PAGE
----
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Fellow INFPs share your travelling stories/ adventures.

Q: Have any of you been travelling? Back-packed around foreign countries, discovering new cultures, sights... either alone or with friends.
Less; I went on holiday last year to a holiday resort and saw the tourist attractions. More; Independent and adventurous traveller.

Q: Any of you want to go travelling?

I'm going to an American summer camp over the summer. When it ends I get up to 30 days to travel America, which I intend on doing. Although my travel plans will probably be somewhat contingent on other campers and friends I might make, but I really wanna do a road-trip kind of travel around America, which I need to research. Hope renting a car isn't too expensive.

Obviously not right now as I have this to do first, but I'd like to do some kind of work/ volunteering experience in foreign countries. The 'big' agencies charge a lot to do these, like £/$800-1400+
Did a small amount of research so far and there are free/ low price volunteering things you can do, you just don't get the support, insurance, safety kind of thing, your doing it independently...
I'd really like to go to South America and work with kids, help build whatever. I'm especially interested in working with and helping animals. On one 'big' agency site they advertise working with white lions in S. Africa, I'd love to do something like that, working with animals that are endangered.

Big step for an INFP to go off by himself, to grow and become more independent, open-minded and aware...
 

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Fellow INFPs share your travelling stories/ adventures.[...]Big step for an INFP to go off by himself, to grow and become more independent, open-minded and aware...
I have traveled a lot as a tourist - Germany, France, Spain, Italy, Austria, Switzerland, The States (east coast and Texas and Florida), Malaysia, Indonesia, Singapore. Of course there are many more on my wish list as a tourist.

I've seen cultures more than I've experienced them, except for in The States and in Indonesia, where I have family and friends.

The divide between rich and poor (and the memory of seeing it) makes me rather speechless. I've seen slums from close by - the only thing separating me from the world of the poor being a car's door, literally. It makes me both appreciate what I have and despise how our world works.

But I do wish to go out like you at some point in my life, volunteering/working, getting to know the people. At a later point in life. ^^ You should keep a blog on it if you go! I'm interested in how things will work out for you.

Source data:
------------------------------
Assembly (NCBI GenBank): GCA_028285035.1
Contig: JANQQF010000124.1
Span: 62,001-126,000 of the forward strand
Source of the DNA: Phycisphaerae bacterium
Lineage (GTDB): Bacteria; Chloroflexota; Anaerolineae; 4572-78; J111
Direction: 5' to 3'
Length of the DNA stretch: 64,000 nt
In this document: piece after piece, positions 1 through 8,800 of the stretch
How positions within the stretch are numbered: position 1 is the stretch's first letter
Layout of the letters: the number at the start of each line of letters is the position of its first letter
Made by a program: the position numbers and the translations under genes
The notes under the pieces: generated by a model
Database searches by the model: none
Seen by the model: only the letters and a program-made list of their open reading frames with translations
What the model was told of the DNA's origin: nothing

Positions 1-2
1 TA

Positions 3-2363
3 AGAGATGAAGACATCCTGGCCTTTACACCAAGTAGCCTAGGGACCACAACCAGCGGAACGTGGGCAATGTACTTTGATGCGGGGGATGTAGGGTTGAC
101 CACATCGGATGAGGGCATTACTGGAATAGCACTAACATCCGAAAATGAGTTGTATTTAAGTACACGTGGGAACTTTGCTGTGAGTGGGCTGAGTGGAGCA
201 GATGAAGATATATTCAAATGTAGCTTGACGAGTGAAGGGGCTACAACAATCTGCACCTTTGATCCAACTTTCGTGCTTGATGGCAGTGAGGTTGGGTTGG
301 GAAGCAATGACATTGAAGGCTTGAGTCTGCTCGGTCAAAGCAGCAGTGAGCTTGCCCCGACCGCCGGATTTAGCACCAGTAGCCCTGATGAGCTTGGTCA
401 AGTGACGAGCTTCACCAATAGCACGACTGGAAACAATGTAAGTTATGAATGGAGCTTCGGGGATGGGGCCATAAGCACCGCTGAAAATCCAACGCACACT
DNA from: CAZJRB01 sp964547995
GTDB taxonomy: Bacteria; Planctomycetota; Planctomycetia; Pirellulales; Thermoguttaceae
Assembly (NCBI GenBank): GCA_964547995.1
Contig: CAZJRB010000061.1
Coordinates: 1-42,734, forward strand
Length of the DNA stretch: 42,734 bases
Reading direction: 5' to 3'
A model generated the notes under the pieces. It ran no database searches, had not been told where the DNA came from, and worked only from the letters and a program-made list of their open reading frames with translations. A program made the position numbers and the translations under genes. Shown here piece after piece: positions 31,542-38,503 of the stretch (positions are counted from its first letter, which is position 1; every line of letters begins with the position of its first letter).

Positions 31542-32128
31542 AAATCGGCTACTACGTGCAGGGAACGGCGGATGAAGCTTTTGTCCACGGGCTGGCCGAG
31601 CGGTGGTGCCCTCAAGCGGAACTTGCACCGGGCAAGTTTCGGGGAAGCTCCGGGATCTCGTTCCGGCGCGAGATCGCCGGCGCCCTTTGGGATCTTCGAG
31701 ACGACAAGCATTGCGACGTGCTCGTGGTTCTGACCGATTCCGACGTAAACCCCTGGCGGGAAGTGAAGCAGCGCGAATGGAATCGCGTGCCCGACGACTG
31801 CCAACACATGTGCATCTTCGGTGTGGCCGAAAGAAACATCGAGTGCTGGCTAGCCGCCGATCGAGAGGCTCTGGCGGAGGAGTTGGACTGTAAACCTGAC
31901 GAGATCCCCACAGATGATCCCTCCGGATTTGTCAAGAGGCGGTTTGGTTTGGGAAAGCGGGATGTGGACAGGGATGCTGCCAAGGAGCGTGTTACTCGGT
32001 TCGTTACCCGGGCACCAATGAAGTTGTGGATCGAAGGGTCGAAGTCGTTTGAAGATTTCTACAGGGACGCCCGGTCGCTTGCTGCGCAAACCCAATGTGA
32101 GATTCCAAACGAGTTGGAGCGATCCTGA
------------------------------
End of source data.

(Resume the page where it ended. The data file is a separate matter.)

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I have traveled a lot as a tourist - Germany, France, Spain, Italy, Austria, Switzerland, The States (east coast and Texas and Florida), Malaysia, Indonesia, Singapore. Of course there are many more on my wish list as a tourist.

I've seen cultures more than I've experienced them, except for in The States and in Indonesia, where I have family and friends.

The divide between rich and poor (and the memory of seeing it) makes me rather speechless. I've seen slums from close by - the only thing separating me from the world of the poor being a car's door, literally. It makes me both appreciate what I have and despise how our world works.

But I do wish to go out like you at some point in my life, volunteering/working, getting to know the people. At a later point in life. ^^ You should keep a blog on it if you go! I'm interested in how things will work out for you.
Wow, amazing. I hope in my future i can travel to all those places. I've been there a million times in my dreams, with my head in the clouds, although to actually witness and get true feeling from seeing would be the icing on the cake for me.:)

I related to what you described about rich/poor. I've been to tropical places that i've ventured outside of the resorts to see how it really is, as yes, it was enough to make my heart sore. We only see all the good things when traveling to fun spots, we don't see the poverty that lies within a few mile range from all the glamour. I needed to see outside of that in order to really appreciate the reality of it all.
 
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We only see all the good things when traveling to fun spots, we don't see the poverty that lies within a few mile range from all the glamour.
A few miles? One of my aunts in Jakarta used to live in a house big enough to be considered a villa of sorts, for Western standards. I once looked out of one of the windows, to see a wall 80 yards behind the house, behind it, a yellow river and a slum. The difference between rich and poor can literally be less than a football field long. Upsetting, really. ^^;

But yes, it is amazing to travel lots of places. People are people, but they can live so vastly differently. Astonishing.
 
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I traveled to Germany, Switzerland & Holland for a month with my family when I was 15 and was unfortunately too angsty to appreciate any of it. I did not like being somewhere that I could not understand what people were saying. I wanted to know what people were talking about, overhear conversations, read signage, etc. And you really can't do that if you don't know a word of their language. Plus, I was 15 and I missed my boyfriend back in the US. My family went out to explore castle ruins and I would stay behind and watch Germany's MTV and email my boyfriend. haha, I was such a stick in the mud back then.